2. Drop, not so subtle, hints about not being sure if this will be your last holiday or not.  You can push the guilt factor through the roof by placing revised copies of your will into the hanging stockings.
3. If asked to cook the holiday meal, inform everyone that you are going to go “old school” with it and they should come wearing smocks because, “Butchering the fattened calf can get messy.”
4. Play nothing but an old, scratched, vinyl record of the Lawrence Welk Orchestra’s Holiday with Alvin and the Chipmunks.
5. Play the memory game and show up at the door wearing a Hawaiian t-shirt, straw hat, and waving an American flag, saying, “Happy fourth of July!” 

After surviving 50, or more, holiday seasons, why not take more pleasure in watching others hop on the holiday stress sleigh? Go ahead and fill your holiday mug with warm cider and bourbon, content in the knowledge that, after January 1st, the mass of humanity will be diligently going about trying to make it through the first week of their New Year’s resolutions.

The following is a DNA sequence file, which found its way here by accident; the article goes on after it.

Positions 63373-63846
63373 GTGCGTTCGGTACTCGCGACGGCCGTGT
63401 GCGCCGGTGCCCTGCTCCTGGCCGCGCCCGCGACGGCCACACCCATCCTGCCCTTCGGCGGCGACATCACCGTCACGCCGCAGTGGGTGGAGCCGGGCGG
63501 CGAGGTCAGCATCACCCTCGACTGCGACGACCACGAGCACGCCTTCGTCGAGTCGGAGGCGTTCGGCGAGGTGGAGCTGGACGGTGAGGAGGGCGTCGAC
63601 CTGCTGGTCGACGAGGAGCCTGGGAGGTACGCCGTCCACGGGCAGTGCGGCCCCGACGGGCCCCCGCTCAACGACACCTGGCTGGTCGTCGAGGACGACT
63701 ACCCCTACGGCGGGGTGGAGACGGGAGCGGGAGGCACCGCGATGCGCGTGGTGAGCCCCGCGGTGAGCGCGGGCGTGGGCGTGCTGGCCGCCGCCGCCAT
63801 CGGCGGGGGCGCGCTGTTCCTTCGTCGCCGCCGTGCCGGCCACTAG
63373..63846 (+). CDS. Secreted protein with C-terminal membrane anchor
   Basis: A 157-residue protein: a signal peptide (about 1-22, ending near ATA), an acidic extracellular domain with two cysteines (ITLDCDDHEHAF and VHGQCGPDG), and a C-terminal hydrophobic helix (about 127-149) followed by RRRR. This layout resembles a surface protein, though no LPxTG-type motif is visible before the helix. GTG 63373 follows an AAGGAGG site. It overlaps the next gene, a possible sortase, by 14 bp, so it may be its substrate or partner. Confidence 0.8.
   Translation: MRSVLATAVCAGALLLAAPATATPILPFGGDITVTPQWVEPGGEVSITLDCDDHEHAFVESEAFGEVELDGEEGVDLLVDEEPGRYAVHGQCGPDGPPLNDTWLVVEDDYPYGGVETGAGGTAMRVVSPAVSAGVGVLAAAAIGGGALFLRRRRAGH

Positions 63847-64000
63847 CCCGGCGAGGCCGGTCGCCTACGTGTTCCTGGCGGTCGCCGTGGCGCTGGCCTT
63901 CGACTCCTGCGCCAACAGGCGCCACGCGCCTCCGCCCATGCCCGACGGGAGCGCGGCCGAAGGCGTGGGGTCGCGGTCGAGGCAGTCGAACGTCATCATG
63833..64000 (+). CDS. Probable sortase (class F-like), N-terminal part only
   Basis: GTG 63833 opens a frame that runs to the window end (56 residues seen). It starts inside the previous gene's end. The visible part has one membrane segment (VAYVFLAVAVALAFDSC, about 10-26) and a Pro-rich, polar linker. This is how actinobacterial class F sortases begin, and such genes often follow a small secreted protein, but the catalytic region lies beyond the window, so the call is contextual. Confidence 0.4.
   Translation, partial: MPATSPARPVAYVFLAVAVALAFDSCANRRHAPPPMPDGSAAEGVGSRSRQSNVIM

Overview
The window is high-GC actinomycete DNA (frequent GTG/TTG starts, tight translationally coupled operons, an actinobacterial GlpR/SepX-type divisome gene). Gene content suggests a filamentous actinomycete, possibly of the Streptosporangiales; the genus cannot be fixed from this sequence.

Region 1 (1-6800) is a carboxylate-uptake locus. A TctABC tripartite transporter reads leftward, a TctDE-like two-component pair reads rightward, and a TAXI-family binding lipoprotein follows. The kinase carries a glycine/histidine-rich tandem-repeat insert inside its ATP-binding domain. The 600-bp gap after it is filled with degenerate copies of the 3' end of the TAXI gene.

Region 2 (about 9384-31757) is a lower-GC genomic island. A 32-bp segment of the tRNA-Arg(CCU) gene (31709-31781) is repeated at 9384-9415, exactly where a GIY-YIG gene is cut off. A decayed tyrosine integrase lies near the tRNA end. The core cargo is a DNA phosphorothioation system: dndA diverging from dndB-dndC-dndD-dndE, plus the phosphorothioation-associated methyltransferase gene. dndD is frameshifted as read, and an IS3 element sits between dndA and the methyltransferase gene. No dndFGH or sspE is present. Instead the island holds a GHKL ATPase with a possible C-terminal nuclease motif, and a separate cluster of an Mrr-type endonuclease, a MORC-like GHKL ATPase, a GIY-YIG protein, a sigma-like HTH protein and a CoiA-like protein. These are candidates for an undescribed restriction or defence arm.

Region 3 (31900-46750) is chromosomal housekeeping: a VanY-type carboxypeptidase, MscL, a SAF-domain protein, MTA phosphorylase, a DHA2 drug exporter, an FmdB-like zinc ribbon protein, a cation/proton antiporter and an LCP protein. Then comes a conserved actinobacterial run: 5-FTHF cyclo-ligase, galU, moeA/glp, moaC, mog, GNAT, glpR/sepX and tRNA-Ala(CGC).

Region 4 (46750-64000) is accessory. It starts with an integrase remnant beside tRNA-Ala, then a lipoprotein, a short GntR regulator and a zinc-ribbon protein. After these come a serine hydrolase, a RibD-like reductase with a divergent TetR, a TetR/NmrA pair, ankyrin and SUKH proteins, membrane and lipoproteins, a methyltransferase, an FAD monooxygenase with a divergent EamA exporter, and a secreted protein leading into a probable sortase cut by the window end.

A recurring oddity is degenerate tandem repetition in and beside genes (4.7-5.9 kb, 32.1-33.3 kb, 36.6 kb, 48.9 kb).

God bless them, one and all.

Saturday, November 7, 2015

Help! Wanted?

Recently, and quite unexpectedly, I found myself back in the job market. After the initial shock wore off and the feeling returned to my toes, I came to a startling realization. It hit me that at the age of 55, I’m going to be competing with people who still have acne, have never known life without Starbucks, and have iSomethings permanently attached to their bodies.

Fortunately, I chose a profession where older is a plus. Wrinkles and grey hair on a therapist simply mean that one has experience listening to stories that make one cringe. Despite that, I must admit that the idea of interviewing in order to sell myself to complete strangers had all the charm of a root canal. Let’s be honest, after a certain age, it’s hard to sum up one’s accomplishments in a 20 minute sit-down and not sound like someone who has one foot in retirement.

That being said, all will be well for me, and it was good to blow the dust off the ol’ resume. Additionally, I was able to come up with a list of handy tips in case any other grayer out there is faced with a similar situation. Here’s my top ten ways to land that next job, despite your senior status:

1. Shorten your resume. It's time to drop your early work experiences as there's a good chance that prospective employers are no longer interested in your ability to cook the Colonel’s chicken to golden brown, clean a toilet till it sparkles, or bag groceries with the precision of a NASA engineer. (All jobs I held at one time.)